Legal Sleaze

There was a public service advertisement on TV as I walked out the door at noon to do some lawn work. Something about the summer heat beginning in the Valley, about the importance of wearing hats, drinking lots of water, wearing sun screen, taking lots of breaks.

A couple hours later, I wobbled back inside stinking of sweat with a blistered nose and a forehead that -- because of the two cherry-red bald spots with the thin strip of brown matted hair down the middle -- looked like a baboon's ass.

Because I felt woozy, I drank some cold, stale coffee to wake myself up a little. Then I picked up the daily paper. Through the fog of heat exhaustion, I read the most amazing story.

It recalled the 14 Mexican men who, two years ago this month, died of exposure while trying to cross into the United States through one of the most remote and deadly stretches of southern Arizona. It was an incredibly sad tale, an illustration of the tragedies awaiting Mexican immigrants who risk everything to give themselves and their families a better life.

I was filled with sympathy for everyone involved -- until I read on.

The story said the families of 11 of the dead migrants are suing the U.S. government for $42 million for not doing enough to save their family members as they walked illegally into this country through remote desert during sweltering heat.

Holy crap! I thought. This has got to be a new low in sleaze-ball ambulance-chasing litigation. Not only can you sue for damages after your relatives do something that any sane person knows is extremely dangerous, you can sue a foreign government for damages incurred while your relatives break that country's laws.

You can say one thing for Tucson attorneys John Micheaels, James Clark and James Metcalf:

They're creative.

Still dizzy from the heat exhaustion, I lay down to rest. Soon I was in a fevered dream. Another snippet from television started playing in my head (it seemed so real), but this advertisement had nothing to do with public service:

(Close-up of Armani-clad attorney holding legal-looking book.)

(Cue attorney.)

Hi! I'm John Micheaels, attorney at law.

Have you ever been the victim of your own decision to try to walk 100 miles in midday summer heat through the most remote reaches of one of the world's hottest deserts with nothing but a tee shirt, sandals and a sippy cup of water?

Have you ever been frustrated with the fact that nature and foreign federal governments often fail to offer the same level of round-the-clock nourishment, safety and comfort as your mother's womb?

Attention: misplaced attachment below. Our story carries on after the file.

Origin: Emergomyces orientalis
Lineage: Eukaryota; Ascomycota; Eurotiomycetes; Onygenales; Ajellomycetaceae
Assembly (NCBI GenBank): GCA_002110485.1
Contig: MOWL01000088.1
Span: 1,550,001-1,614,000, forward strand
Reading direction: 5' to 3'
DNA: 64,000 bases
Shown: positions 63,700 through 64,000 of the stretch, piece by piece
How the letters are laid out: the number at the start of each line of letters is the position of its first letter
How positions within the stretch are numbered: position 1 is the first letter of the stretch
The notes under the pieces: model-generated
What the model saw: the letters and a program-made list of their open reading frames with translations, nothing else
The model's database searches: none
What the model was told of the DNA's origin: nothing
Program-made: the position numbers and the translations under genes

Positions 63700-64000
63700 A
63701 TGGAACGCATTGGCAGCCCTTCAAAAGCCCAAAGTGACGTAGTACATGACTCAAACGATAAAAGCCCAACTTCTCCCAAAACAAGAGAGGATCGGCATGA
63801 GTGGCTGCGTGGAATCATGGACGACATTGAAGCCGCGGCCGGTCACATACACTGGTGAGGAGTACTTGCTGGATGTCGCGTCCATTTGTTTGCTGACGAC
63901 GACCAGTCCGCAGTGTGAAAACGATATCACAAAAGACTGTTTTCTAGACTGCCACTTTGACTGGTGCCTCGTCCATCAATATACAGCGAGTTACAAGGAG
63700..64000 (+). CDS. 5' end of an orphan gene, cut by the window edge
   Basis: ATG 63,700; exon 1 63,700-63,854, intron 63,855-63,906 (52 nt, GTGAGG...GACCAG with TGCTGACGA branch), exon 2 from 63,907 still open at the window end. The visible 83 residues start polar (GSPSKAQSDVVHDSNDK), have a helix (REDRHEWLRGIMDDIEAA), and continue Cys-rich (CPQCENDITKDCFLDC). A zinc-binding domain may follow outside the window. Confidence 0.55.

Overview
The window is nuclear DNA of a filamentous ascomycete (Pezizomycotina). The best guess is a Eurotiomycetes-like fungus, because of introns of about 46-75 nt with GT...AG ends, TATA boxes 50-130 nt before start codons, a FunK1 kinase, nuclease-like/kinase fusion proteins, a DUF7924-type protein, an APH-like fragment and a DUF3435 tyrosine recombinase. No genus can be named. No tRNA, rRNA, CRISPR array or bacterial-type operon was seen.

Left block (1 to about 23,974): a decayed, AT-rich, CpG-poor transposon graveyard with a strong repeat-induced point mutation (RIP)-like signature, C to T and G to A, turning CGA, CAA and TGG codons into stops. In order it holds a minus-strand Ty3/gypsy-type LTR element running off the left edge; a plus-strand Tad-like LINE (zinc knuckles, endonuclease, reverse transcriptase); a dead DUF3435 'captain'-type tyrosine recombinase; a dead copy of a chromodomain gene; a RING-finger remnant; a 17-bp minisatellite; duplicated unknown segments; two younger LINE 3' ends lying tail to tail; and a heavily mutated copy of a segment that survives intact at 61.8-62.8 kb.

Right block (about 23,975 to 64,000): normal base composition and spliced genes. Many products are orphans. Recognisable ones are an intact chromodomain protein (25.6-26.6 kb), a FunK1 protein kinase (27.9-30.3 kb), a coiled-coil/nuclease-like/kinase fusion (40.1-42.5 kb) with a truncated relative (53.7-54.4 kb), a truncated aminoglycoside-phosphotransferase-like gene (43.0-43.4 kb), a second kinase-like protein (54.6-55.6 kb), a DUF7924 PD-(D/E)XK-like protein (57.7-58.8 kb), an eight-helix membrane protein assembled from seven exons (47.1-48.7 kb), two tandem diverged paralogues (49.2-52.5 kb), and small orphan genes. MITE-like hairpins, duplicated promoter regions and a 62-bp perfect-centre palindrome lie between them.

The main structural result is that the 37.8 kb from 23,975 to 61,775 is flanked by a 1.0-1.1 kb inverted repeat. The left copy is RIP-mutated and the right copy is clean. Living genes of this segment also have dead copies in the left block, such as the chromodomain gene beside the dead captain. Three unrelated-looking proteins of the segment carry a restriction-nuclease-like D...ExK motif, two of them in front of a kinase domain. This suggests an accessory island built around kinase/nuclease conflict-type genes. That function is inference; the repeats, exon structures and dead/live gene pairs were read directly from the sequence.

Does it ever bother you when people fail to pay for the remarkably stupid mistakes you make while engaging in illegal activity?

If you answered yes to any of these questions, it's time you contacted the law firm of Micheaels, Clark & Metcalf.

Because at Micheaels, Clark & Metcalf, we believe culpability is just another word for collectibility.

But don't believe us. Just listen to some of our Actual Clients.

(Cue Actual Client #1.)

Hi, my name is Aron X. Ralston. Last Thursday, I read in Arizona newspapers that attorneys John Micheaels, James Clark and James Metcalf filed a $42 million lawsuit for the families of illegal immigrants who died in the desert of southern Arizona.

They want money because their family members died of dehydration while trying to illegally cross into the U.S. through remote desert in 100-degree heat.

They're suing because they say U.S. authorities didn't put enough water tanks in remote regions of southern Arizona for people crossing illegally who failed to bring enough water along for their attempt to evade U.S. authorities.

Wow! I thought. Why the hell am I blaming myself and crummy luck for my predicament?

You might remember my story. While rock climbing in Utah two weeks ago, a large boulder slipped and pinned my arm. After five days, I snapped a couple bones in my wrist and then spent the next hour cutting my hand off with a cheap American knockoff of a Swiss army knife. Then I walked home on my two feet, which I decided not to cut off.

I immediately called the law firm of Micheaels, Clark & Metcalf.

Within moments, John Micheaels had our strategy all planned out.

Why was my knife dull? I'll tell you. Because the U.S. government failed to incorporate into their faux Swiss army knives the readily available quality steel and non-dulling blade designs of responsible countries such as Switzerland. With a real Swiss knife, that hand would have come off like a slab of warm butter.

And this is not to mention why that boulder was not bolted down!

Thanks to John Micheaels, I now have a $42 million civil suit against the U.S. government for maliciously dull blade technologies and another $42 million suit against the U.S. government for failure to secure mountains.